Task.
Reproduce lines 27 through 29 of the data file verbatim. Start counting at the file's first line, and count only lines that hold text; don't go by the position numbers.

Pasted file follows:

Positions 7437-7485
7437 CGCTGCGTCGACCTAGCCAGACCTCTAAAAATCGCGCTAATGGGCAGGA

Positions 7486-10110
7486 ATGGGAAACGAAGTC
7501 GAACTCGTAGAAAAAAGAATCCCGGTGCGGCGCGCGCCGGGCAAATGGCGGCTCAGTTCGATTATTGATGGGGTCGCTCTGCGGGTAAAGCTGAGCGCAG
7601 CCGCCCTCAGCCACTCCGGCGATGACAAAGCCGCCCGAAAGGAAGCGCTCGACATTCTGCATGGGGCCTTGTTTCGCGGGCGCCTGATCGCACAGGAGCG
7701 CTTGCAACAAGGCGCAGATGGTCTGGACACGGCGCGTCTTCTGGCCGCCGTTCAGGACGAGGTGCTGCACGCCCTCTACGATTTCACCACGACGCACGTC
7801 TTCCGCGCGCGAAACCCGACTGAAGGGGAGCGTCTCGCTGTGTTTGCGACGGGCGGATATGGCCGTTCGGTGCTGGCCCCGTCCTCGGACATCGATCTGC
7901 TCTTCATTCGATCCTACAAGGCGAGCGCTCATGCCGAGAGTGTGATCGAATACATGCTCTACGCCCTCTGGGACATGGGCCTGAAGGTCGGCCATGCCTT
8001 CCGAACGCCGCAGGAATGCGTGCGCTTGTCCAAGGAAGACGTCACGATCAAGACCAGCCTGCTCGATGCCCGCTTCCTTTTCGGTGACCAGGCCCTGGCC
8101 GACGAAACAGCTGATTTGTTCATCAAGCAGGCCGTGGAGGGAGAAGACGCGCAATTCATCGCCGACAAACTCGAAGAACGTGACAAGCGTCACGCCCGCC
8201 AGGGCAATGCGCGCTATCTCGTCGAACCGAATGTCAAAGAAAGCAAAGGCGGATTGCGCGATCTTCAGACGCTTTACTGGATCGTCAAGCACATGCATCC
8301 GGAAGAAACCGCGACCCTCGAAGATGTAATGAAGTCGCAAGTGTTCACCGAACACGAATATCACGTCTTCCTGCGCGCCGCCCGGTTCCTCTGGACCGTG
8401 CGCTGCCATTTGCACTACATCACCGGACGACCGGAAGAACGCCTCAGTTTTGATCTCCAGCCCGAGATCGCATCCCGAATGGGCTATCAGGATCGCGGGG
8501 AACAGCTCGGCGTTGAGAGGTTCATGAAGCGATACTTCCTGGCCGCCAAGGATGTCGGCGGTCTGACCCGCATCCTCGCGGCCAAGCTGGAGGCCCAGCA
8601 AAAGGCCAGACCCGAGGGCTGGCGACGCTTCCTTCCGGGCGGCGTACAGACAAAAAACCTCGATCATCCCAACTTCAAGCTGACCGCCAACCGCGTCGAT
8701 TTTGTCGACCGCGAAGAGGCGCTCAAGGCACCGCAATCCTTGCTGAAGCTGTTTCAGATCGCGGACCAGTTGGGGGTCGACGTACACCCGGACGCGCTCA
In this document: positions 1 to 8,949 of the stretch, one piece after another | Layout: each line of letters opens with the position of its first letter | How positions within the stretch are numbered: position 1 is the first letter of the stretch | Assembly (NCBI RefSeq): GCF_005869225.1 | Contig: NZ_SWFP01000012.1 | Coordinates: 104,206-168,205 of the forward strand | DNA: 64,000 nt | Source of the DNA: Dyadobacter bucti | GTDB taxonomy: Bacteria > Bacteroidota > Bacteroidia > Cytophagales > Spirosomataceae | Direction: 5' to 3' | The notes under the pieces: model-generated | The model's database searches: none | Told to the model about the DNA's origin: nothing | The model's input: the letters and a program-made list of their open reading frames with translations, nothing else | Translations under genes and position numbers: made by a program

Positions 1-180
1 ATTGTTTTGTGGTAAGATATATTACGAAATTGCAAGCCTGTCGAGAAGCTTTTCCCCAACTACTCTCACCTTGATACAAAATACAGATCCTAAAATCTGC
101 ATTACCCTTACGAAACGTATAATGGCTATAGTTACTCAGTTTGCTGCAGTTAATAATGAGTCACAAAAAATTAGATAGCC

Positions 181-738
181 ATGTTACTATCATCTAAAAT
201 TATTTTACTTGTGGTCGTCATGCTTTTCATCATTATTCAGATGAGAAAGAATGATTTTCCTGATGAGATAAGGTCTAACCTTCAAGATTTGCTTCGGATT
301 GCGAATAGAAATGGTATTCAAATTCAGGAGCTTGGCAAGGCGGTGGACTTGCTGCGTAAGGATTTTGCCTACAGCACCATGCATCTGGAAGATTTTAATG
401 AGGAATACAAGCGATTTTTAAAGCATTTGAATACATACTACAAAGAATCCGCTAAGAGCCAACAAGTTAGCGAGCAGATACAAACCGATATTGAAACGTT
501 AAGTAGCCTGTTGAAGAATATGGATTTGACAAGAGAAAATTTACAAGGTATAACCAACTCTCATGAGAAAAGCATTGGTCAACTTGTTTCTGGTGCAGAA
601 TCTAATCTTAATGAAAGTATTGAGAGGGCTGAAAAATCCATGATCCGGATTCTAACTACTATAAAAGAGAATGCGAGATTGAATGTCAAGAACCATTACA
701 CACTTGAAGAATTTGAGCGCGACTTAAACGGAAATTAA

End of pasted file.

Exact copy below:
501 AAGTAGCCTGTTGAAGAATATGGATTTGACAAGAGAAAATTTACAAGGTATAACCAACTCTCATGAGAAAAGCATTGGTCAACTTGTTTCTGGTGCAGAA
601 TCTAATCTTAATGAAAGTATTGAGAGGGCTGAAAAATCCATGATCCGGATTCTAACTACTATAAAAGAGAATGCGAGATTGAATGTCAAGAACCATTACA
701 CACTTGAAGAATTTGAGCGCGACTTAAACGGAAATTAA